Overnight: Hotel in Jodhpur (B).
Day 07: Jodhpur / Udaipur (Drive 280km /07 Hrs):
After Breakfast we Take an interesting long journey to Udaipur en-route visit Ranakpur. Ranakpur is named after Rana Kumbha whom Dharna Sah, a Jain businessman, approached when he had the vision of his great temple to ask for the land for its construction. Renowned for some marvelously carved Jain temples in amber stone, Ranakpur is amongst the five holiest places of the Jain community and exceptional in beauty. These temples were constructed in the AD 1439. Ranakpur is reached after passing lush green valleys and streams and the heart capturing views drive away any fatigue of the journey. The Ranakpur Jain Temple was built during the reign of the liberal and gifted monarch Rana Kumbha in the 15th century. An enormous basement covers 48,000 sq. feet area. There are four subsidiary shrines, twenty-four pillared halls and eligibly domes supported by over four hundred columns. The total number of columns is 1,444 all of which are intricately carved no two being alike. The artistically carved nymphs playing the flute in various dance postures at a height of 45 feet are an engrossing sight. In the assembly hall, there are two big bells weighing 108 Kilograms whose sound echoes in the entire complex. From here we continue our journey to Udaipur. If Jaipur is a city in pink then Udaipur is a vision in white. The City of Dawn, surrounded by the ancient Aravali Mountains and set on the edge of three lakes, is a brilliant kaleidoscope of narrow lanes flanked by bright stalls, gardens, lakes, palaces and temples. On arrival in Udaipur we check in our hotel. Rest of the day is free to relax and to explore the city of Udaipur on your own.
Overnight: Hotel in Udaipur (B).
Day 8: Udaipur:
Today we tour Udaipur, Our visit includes the City Palace, Within the City Palace are several architectural and artistic highlights such as the Mor Chowk, known for its stunning peacock mosaics and the Bhim Vilas Palace with its series of lovely wall paintings. Saheliyon Ke Bari or the Garden of Maids and the folklore museum where you can see a presentation of the string puppet show typical to this area. We also visit Jag Mandir, the other island palace with a marble dome, is a marvel in red sandstone. It was a refuge for the Moghul Emperor Shah Jahan when he was in exile following a quarrel with his father, Emperor Jehangir. In the evening we take a boat cruise at lake Pichola.
Overnight: Hotel in Udaipur (B).
Day 09: Udaipur/Ajmer/ Pushkar (Drive 250km/05hrs):
After breakfast we proceed to Pushkar en-route visiting Ajmer, situated in the green oasis wrapped in the barren hills has been a witness to an interesting past. The city was founded by Raja Ajay Pal Chauhan in the 7th Century A.D. and continued to be a major center of the Chauhan power till 1193 A.D. Today, Ajmer is a popular pilgrimage center for the Hindus as well as Muslims. Especially famous is the Dargah Sharif-tomb of the Sufi saint Khawaja Muin-ud-din Chisti, which is equally revered by the Hindus and Muslims, we visit the Dargah of Sufi Saint Khawaja Muin-ud-din Chisti. The Dargah at the foot of a barren hill is situated India's most important pilgrimage center for people from all faiths. The mausoleum has a gigantic gate, which was built by the Nizam of Hyderabad. The two massive cauldrons in the courtyard are of particular interest and on the right side of the courtyard in the Akbari Masjid built in white marble. There is another mosque in the courtyard built by Shah Jahan. After visit Dargah we continue our journey to Pushkar, The Pulsating beats of vivid images of the Sacred Brahma land, Pushkar brings alive the rich tradition of Rajasthan enhancing the glory of the golden sand.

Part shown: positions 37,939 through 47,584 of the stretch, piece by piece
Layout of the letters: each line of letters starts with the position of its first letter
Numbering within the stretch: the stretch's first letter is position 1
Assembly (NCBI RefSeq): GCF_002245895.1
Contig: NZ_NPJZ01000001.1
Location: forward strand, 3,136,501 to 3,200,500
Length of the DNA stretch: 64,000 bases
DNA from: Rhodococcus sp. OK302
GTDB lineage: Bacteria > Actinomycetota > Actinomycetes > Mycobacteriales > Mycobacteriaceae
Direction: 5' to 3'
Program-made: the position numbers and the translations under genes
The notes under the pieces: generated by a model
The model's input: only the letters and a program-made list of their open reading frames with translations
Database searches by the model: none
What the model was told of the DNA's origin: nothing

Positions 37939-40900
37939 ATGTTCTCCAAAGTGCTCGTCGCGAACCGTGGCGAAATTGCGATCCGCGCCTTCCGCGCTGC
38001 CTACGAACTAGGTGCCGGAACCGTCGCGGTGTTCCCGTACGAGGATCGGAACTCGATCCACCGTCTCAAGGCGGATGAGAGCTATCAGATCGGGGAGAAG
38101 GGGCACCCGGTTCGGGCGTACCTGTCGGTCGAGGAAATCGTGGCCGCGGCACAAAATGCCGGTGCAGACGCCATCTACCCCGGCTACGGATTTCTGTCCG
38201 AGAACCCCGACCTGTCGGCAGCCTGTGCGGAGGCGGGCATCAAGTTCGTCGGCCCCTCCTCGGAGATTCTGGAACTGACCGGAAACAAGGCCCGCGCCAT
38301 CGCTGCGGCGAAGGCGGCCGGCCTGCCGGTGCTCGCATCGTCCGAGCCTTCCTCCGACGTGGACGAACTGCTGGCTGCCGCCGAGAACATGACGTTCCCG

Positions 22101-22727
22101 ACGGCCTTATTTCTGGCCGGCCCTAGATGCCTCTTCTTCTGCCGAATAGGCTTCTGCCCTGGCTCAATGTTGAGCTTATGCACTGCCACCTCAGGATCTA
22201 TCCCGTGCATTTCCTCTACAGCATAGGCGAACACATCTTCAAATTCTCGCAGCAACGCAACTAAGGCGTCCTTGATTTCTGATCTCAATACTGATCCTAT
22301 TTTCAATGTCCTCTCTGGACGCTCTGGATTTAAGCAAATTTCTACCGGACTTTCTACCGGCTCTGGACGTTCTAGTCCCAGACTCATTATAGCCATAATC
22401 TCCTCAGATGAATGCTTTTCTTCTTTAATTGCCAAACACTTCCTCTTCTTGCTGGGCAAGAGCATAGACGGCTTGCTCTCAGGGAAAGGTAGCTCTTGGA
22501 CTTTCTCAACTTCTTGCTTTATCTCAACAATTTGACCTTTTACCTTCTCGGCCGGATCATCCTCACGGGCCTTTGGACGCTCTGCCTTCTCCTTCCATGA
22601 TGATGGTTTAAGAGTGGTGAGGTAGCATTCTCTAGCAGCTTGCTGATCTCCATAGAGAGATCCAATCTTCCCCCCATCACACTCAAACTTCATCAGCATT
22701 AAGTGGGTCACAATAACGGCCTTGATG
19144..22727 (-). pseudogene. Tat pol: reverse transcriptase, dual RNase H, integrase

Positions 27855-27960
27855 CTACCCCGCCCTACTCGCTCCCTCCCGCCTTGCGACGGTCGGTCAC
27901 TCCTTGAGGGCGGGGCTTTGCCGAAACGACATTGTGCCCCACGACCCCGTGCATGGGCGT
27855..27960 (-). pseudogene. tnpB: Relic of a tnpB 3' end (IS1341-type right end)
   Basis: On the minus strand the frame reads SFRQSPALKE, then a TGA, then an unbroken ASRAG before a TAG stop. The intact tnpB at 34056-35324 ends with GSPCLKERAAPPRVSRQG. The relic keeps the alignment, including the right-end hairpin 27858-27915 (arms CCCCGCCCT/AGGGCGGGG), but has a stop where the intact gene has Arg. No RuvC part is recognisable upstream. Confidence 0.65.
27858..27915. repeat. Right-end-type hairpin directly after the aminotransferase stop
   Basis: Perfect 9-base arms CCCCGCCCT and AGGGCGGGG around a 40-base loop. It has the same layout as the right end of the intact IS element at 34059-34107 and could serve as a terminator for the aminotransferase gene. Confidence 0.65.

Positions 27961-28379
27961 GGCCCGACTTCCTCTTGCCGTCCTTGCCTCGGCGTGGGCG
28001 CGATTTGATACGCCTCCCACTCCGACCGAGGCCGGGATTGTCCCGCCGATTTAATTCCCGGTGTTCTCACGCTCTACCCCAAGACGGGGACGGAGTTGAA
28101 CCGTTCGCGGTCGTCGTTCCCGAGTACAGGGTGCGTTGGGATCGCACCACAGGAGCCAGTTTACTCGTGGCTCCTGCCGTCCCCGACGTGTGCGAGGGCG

Pushkar is famous for its colorful annual fair during Kartik Poornima (full moon) in the November each year. At this time, this otherwise peaceful and gentle village on the banks of holy Pushkar take is thrown into colorful confusion when the desert tribes and camel caravans meet to trade cattle, camels, goat, sheep, clothes, Jewellery and spices. Upto 2,00,000 traders and 50,000 cattle pour into town, along with numerous festooned camels and colorful pilgrims. After 10 hectic days of livestock dealing, camel racing and colorful festivities, everybody goes for a big holy dip in the lake on the night of the full moon (Kartik Poornima) and perform rituals in its waters to the accompaniment of temple & folk music. On arrival in Pushkar we check in our hotel.
Overnight: Hotel in Pushkar (B).
Day 10: Pushkar /Ajmer: (Drive 10 km/30 Min) Ajmer/ Delhi: (By Train Shatabdi
2016, Departure 15:50 Hrs, Arrival 22:20 Hrs):
Our morning start with city tour of Pushkar - Pushkar boasts temples, though few are as ancient as you might expect at such an important pilgrimage site, since many were deserted by Aurangzeb and subsequently rebuilt. We also visit Brahma Temple, said to be one of the few temples in the world dedicated to this deity. It's marked by red spire, and over the entrance gateway is the Hans, or goose symbol, of Brahma, who is said to have personally chosen Pushkar as its site. After sightseeing we take journey to Ajmer railway station in time to board train to Delhi. On arrival in Delhi we are transferred to our hotel.
Overnight: Hotel in Delhi (B).
Day 11: Delhi/ Back Home:
Today we are transferred to International airport in time to time connect our flight back Home.